Out of my head, into the wild (2020)
As a photographer, and often in my own life, I find myself drawn to the positives in life and often neglect the feelings of burnout and anxiety that I regularly face as a full-time student, entrepreneur, athlete, and friend. Out of my head, into the wild explores the therapeutic and calming effect that nature has in my life as I attempt to acknowledge and address my mental health struggles. This series uses a conceptual approach, such as employing blur and distortion, as well as the narrative framework to reject didactic representations of mental health images.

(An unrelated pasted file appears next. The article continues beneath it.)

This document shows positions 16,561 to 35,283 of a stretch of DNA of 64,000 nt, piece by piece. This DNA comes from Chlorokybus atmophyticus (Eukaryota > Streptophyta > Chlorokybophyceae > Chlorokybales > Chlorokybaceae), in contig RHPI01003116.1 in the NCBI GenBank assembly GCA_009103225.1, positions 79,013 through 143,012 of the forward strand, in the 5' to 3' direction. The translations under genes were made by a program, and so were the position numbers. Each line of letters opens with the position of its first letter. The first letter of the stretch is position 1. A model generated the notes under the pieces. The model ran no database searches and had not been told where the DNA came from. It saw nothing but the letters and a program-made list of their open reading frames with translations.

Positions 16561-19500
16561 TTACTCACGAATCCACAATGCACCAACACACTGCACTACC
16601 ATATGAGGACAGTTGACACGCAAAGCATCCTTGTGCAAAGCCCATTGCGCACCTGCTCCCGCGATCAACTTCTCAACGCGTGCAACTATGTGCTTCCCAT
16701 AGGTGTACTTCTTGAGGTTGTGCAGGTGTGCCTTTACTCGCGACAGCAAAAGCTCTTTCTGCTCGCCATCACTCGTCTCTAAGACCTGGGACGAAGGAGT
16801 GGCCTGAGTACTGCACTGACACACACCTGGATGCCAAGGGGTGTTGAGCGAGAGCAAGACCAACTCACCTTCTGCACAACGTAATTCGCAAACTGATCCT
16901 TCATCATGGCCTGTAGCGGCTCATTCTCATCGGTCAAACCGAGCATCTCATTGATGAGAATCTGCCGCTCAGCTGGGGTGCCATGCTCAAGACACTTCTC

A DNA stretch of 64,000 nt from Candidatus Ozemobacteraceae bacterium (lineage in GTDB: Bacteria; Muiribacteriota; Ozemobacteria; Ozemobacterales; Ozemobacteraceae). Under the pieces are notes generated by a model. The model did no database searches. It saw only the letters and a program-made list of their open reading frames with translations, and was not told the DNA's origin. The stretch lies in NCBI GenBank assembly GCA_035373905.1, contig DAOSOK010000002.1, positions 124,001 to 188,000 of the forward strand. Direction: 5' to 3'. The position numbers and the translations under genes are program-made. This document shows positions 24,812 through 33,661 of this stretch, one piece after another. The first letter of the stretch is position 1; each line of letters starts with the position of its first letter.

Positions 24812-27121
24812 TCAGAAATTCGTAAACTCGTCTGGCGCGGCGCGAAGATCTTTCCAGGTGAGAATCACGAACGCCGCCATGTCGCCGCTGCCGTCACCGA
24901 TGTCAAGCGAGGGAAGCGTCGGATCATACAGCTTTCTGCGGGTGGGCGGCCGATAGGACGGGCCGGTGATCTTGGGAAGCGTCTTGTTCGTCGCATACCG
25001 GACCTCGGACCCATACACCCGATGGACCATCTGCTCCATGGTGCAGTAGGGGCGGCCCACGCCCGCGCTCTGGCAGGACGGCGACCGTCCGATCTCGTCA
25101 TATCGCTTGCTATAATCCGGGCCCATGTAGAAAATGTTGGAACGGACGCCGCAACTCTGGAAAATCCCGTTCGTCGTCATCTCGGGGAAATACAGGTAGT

Set in parks, beaches, and along the waterfront of Toronto, Out of my head, into the wild uses sites of nature as a refuge for the city that’s always hustling. Drawing inspiration from Maureen Drennan’s series The Sea That Surrounds Us, I include myself in the landscape to physically ground myself to the site and draw on my personal connection to the space. More ambiguous imagery such as bodies of water act as metaphors for mental health, including the idea that there is more beneath the surface than one can see.
This project is well-suited to photography as the medium addresses the concept of time. Often, photography captures only a fraction of a second but can be drawn out with long exposures. People may only see a small fraction of a person who is struggling with mental health, but over time can understand a larger narrative through a series of smaller moments. Playing with various exposures to blur motion alludes to the passing of time as well as disorientation.